Some beautiful and delightful things are right out in the open. So long as you happen to be in the right place at the right time, you can hardly miss them.

That’s what I was fortunate enough to experience yesterday with this little fawn, who came bounding up the hill and then paused at the edge of the woods before melting into the brush.

In the Background

But if you’re not observant, a lot of animal activity can go completely unnoticed.

Here’s one recent example. I went on a walk around the garden with my camera, to see what I could see.

As I was cresting the hill, I heard splashing in the birdbath and got this photo of a male robin, taking care of his morning hygiene.

The robin is what caught my eye, but he isn’t the only bird in this photo.

Do you see the Carolina wren in the background?

Here he (or maybe she) is, closer up.

Partially Obscured

This spring, my husband and I were out for a walk when Joel noticed a yellow warbler, which flew from an oak tree in the side yard into the front garden. Joel kept track of the bird and gave me verbal directions while I got the camera out. Here’s the result:

The bird’s there, but he’s easy to miss, blending right in with the sun-dappled, yellow-green, springtime foliage.

Here’s the same photo, cropped to make it easy to see the warbler.

So, what might be hiding in plain sight in your garden? And how do you train your powers of observation?

Stay Open and Receptive

Sometimes you see more when you’re staying still and quiet long enough for animals to have the chance to accept you as part of the background. (Of course, some are much quicker to do this than others!)

Sometimes you see things while you’re out strolling quietly. A month or two ago, I was walking down our woodland path when movement near my feet caught my eye. Looking more closely, I found a lichen-colored tree frog hopping away; my walking had disturbed him. (What thoroughly tickled my fancy was his hopping pattern – think the shape of the Gateway Arch in St. Louis and you’ve got it. Lots of vertical movement going on there!)

Sometimes, what catches your eye is a shape or color that seems a bit out of place. It was noticing a knobbly area on an otherwise slim, smooth viburnum branch that identified another tree frog to me, in a different part of our garden.

And it was taking note of a rusty patch on an oak trunk and then strolling over for a closer look that led to me seeing this anglewing butterfly.

I’m not sure whether it’s a Comma or a Question Mark (yes, those really are butterflies!), but I’m 99% sure it’s one of those and it’s definitely in the anglewing family. Either way, it’s a new species sighting for me in my garden and therefore exciting!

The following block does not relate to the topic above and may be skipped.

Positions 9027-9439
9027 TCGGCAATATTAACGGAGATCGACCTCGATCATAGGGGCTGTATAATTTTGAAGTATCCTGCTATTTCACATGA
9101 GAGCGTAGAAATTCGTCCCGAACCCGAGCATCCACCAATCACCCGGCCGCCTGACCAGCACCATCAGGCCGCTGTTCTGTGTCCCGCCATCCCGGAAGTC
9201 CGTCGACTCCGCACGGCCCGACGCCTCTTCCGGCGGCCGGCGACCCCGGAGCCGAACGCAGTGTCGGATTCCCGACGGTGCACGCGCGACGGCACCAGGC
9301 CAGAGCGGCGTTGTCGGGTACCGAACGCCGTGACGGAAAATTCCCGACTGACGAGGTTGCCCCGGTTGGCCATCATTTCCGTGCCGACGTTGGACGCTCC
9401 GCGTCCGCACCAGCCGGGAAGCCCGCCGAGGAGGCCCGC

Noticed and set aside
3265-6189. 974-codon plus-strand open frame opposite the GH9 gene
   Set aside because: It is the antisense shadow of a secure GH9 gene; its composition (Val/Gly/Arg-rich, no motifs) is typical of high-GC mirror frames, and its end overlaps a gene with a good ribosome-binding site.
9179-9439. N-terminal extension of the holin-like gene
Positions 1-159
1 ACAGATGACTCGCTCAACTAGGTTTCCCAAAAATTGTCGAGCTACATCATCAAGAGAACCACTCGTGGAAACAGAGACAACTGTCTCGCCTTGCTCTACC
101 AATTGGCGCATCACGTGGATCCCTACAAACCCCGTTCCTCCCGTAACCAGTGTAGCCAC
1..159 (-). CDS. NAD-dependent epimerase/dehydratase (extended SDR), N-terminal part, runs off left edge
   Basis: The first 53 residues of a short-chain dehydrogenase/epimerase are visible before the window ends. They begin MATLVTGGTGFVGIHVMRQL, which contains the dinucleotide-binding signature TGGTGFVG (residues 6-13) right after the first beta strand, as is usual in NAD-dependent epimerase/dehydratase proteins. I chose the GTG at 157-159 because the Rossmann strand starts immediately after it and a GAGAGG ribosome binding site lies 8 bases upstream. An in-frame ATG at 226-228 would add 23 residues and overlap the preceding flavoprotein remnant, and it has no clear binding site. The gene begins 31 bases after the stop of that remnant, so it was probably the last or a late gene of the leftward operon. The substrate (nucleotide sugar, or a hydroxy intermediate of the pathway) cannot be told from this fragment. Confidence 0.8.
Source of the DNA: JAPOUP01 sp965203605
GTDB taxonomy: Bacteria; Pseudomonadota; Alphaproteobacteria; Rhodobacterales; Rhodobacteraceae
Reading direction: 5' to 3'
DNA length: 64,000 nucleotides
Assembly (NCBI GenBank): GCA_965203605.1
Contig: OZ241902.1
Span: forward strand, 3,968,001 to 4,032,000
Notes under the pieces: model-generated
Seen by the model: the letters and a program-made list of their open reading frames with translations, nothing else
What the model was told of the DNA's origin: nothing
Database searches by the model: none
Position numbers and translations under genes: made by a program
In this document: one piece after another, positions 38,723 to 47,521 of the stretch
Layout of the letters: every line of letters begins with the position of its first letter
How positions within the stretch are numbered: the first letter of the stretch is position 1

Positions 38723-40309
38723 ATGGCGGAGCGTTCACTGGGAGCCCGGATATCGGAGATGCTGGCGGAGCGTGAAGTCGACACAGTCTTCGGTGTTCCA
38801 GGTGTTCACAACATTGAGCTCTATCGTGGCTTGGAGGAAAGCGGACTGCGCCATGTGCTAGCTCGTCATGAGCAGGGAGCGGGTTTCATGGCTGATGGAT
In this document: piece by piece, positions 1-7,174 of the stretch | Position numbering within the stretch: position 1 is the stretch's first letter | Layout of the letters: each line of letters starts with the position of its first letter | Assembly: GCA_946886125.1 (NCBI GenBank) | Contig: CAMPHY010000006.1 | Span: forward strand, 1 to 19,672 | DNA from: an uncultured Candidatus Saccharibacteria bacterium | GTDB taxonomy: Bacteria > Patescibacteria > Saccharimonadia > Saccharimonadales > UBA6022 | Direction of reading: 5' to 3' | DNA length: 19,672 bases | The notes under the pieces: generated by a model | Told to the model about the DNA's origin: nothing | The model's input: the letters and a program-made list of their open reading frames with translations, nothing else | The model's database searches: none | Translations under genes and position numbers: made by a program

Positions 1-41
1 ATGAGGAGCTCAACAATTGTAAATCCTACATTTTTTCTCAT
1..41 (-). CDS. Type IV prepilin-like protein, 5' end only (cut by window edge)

Isn’t it amazing just how different that butterfly looks with its wings open versus closed? (It really is the same exact one!)

I see things when I’m not tightly focused, trying to see something. It’s more about receiving, simply staying relaxed and open for whatever makes an appearance.

Once it does, investigate.

What’s Making Noise?

Last year, a young bunny spent several weeks living in the gardens right around the house. Now, no prey animal goes out of its way to advertise its presence. So how did I know she was there?

By listening and then keeping an eye in the direction of the noise until I caught a glimpse of her.

This happened when I was hand-watering some shrubs to help them along through their second season in the garden. She must have been curious about the pattering sound of the water and, as she was able to stay under cover (which made her feel more safe), she came cautiously forward to investigate.

The sound of movement was coming from the ground level, so I knew it was an animal of some sort. Imagine my delight when I caught sight of her little whiskered face peeking out from between some leafy stems!

I don’t know what ultimately became of her, but over the next few weeks, we developed a sort of routine and I saw her frequently when I was giving those young shrubs a drink.

What’s Different?

How many differences can you spot between the bumblebee in the top picture and the bee in the two photos that follow?

Bee One:

Bee Two:

See how the bee in the top photo has a fuzzy (not sharply defined) spot on its thorax? And how the overall texture is velvety?

The bee in the bottom two photos has a shiny black abdomen, a more sharply defined bald spot on its thorax, and has an overall smoother-looking texture.

Another difference, one you might not be able to tell from the photos, is that the second bee is considerably larger than the first one.

I’m pretty sure the top photo shows the common eastern bumble bee (Bombus impatiens). I believe the bee in the bottom two photos is an eastern carpenter bee (Xylocopa virginica).

Both are beneficial pollinators.

Getting to Know the Pollinators in Your Garden

Why might you want to get to know the pollinators in your garden?

Well, as you make your yard more hospitable to wildlife, pollinators and other insects are likely to be among the first responders. And because they happily go about their business, undisturbed by being watched, they’re a great place to begin honing your observational powers.

Also, it’s fun to know what it is you’re looking at. 😊

If you’d like to improve your bee ID skills, check out the Beecology Project.

In Conclusion

Stay relaxed and receptive and I wonder what new things you’ll observe in your own garden!

If you care to share, I’d love to hear what shows up for you!